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Robert J Farr
MusicWeb International, September 2012

This DVD video recording is, in its way, an historic document. It is quite distinct from the various other recordings available in the medium…

Verdi poured great intensity and creativity into this work of his mature compositional period, and the opera contains scenes, arias and duets that are included amongst his finest music.

The sets are quite magnificent and atmospheric. With period costumes designed by Peter J Hall, gimmick-free direction by Elijah Moshinsky and idiomatic and dramatic conducting by Valery Gergiev this has the makings of a performance to savour. The singers largely match these virtues…Gegam Grigorian as Alvaro sings with wide dynamic, full ringing tone and no little vocal grace in his demanding music…Although his fated lover, Leonora, gets quite a long rest after her big sing in acts one and two it is a role that requires a full spinto voice. It demands a wide range of expression and colour along with the ability to hold a legato line in the flowing cantilena of the La Vergine degli angeli that concludes act two…and the more dramatic Pace, pace, mio Dio in act four…In this performance Galina Gorchakova fulfils all expectations and hopes admirably with full tone and good Italian nuance to her phrasing.

This original 1862 St Petersburg version has several significant differences to the later revision premiered at La Scala in 1869, not 1867 as stated in the booklet essay (p9). Although two audio versions exist of this original version, this DVD should have pride of place over either in a Verdi collection. © 2012 MusicWeb International Read complete review

Eric Myers
Opera News, September 2012

For this historic production by Elijah Moshinsky, designer Andrei Voitenko based the sets on the 1862 originals by Andreas Roller. Night scenes are awash in blue moonlight and always present a prominently placed full-moon; backdrops are towering, lavish and evocatively artificial. The final scene outside Leonora’s cave even has a painted waterfall. Brian Large’s effective video rendering of the performance precedes each scene with Roller’s corresponding original pen-and-ink sketch, which dissolves into the stage set. It’s about as traditional a production of this opera as one will ever see, at times putting one pleasantly in mind of illustrations from early editions of The Victor Book of the Opera.

Galina Gorchakova brings full, ripe spinto sound to Leonora throughout her range, with a particularly powerful chest register. She gives a highly committed performance. © 2012 Opera News Read complete review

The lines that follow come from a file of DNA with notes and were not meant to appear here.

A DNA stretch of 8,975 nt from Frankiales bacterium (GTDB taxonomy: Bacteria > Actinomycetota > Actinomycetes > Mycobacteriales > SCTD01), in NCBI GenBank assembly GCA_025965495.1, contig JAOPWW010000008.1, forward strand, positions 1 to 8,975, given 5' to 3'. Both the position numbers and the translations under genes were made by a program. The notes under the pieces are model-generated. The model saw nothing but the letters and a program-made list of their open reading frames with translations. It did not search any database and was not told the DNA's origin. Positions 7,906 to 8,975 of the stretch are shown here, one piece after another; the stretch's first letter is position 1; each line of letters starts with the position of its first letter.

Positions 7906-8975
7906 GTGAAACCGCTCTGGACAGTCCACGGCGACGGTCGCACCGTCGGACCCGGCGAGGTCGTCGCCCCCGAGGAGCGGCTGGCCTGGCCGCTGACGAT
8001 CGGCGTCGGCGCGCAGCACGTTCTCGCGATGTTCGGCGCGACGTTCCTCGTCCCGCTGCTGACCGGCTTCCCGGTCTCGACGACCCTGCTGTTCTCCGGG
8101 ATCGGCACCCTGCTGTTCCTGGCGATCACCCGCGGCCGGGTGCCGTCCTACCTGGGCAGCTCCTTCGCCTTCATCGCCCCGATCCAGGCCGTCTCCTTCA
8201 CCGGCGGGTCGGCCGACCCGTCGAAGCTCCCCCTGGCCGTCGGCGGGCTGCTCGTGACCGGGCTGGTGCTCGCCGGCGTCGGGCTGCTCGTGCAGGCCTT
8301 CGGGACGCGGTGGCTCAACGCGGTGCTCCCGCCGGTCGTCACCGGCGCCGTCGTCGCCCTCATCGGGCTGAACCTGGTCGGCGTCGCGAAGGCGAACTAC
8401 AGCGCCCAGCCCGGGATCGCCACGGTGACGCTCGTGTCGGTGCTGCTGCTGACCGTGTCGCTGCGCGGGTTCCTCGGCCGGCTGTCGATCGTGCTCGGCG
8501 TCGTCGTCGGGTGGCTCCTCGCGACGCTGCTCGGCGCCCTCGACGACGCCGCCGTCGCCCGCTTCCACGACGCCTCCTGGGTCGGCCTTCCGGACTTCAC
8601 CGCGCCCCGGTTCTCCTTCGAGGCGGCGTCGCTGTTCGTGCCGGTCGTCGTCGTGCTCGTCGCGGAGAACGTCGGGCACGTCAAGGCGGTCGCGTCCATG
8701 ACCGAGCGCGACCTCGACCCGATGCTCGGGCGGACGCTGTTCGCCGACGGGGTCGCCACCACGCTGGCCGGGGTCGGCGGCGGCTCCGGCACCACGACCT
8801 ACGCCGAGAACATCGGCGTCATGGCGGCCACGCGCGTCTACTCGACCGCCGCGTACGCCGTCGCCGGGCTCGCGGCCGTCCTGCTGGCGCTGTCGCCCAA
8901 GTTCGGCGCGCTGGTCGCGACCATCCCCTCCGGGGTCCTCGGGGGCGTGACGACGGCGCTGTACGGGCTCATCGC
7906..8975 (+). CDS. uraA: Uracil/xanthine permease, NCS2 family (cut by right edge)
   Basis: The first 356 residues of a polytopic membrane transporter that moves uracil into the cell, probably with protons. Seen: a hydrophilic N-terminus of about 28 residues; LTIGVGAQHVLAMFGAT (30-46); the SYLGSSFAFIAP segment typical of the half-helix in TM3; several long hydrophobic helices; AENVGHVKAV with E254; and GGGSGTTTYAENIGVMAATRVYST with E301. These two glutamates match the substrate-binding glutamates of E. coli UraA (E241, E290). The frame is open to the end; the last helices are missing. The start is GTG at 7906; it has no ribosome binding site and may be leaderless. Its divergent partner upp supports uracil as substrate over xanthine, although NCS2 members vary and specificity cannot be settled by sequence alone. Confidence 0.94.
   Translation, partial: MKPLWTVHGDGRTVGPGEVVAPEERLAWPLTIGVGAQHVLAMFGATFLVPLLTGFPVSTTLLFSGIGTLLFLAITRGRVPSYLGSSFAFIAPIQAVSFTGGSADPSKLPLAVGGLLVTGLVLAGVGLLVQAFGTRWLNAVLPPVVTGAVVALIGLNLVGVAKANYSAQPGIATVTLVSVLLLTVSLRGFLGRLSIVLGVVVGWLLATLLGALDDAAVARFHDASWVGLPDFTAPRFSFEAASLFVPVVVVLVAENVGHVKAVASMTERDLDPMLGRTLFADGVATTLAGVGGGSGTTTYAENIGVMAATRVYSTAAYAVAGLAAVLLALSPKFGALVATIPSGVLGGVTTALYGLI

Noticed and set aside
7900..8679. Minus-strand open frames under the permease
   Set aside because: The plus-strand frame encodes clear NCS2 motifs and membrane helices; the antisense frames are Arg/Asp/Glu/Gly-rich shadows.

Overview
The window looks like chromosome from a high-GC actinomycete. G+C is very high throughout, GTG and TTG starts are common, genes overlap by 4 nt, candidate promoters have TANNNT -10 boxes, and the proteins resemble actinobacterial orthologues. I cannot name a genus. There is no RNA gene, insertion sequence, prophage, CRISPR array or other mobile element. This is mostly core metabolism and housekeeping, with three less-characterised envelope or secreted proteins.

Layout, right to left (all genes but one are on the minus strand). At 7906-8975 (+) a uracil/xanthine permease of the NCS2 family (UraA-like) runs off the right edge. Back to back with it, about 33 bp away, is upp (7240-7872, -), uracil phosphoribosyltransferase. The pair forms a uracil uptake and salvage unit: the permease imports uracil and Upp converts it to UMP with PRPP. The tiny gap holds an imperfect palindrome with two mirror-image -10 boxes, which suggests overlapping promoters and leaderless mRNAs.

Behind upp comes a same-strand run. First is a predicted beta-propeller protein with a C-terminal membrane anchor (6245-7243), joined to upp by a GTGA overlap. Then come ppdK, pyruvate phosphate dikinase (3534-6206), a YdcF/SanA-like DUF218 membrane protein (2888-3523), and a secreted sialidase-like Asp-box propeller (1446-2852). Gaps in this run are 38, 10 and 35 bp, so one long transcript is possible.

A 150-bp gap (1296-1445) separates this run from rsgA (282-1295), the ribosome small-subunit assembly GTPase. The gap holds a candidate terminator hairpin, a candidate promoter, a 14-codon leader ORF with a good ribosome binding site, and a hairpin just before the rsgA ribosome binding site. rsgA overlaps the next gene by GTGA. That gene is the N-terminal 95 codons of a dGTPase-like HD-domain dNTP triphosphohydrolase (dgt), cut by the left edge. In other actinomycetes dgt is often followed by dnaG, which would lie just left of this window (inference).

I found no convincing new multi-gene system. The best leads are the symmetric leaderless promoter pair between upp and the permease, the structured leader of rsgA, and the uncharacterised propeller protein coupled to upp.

Lynn René Bayley
Fanfare, September 2012

This is a famous production of La forza del destino in which conductor Valery Gergiev and set designer Andrei Voitenko, copying the original 1862 work of Andreas Roller, present the original version of the opera.

As for the performance, it is very similar to the CD recording with one major difference. Whereas the CD was made in a peculiarly sound-dead studio, which makes everyone’s voice die out (decay) at a rapid rate and lends a sterile quality to it, this stage version is really alive and vibrant. The major beneficiary of the greater space around the voices is soprano Galina Gorchakova. She really does not have soft high notes…but she has a dramatic bite in her voice…I am very impressed with her voice as much as her phrasing and dramatic interpretation; it has a rich, sumptuous sound with an excellent low range (she might even be a pushed-up mezzo), yet her high notes have bite and ring.

This may be gothic melodrama, but if performed well it’s good gothic melodrama, and by and large this cast is excellent. Gorchakova may not be Callas or Mattila as a stage actress, but she conveys Leonora’s angst and haunted nature appropriately; likewise Gegam Grigorian as Alvaro…his performance has tremendous integrity and his wonderfully bright, knife-like tenor voice is reminiscent of Veriano Luchetti. Nikolai Putilin, of course, is one of our era’s great singing actors, and he does not disappoint here as Carlo. Tarasova acts the role of Preziosilla as well as she sings it, and Georgy Zastavny is a pretty good Melitone.

One of the most interesting aspects of this production is that it not only uses the original score but reproduces, to a large extent, the original 1862 set designs of Andreas Roller. Brian Large, an experienced and savvy TV director of opera performances, gives us an excellent visual record of this production. Gergiev manages to keep the musical flow of the opera going while imparting a dark orchestral tone to the score.

I have no reservations whatsoever in recommending this as a superb video Forza. © 2012 Fanfare Read complete review

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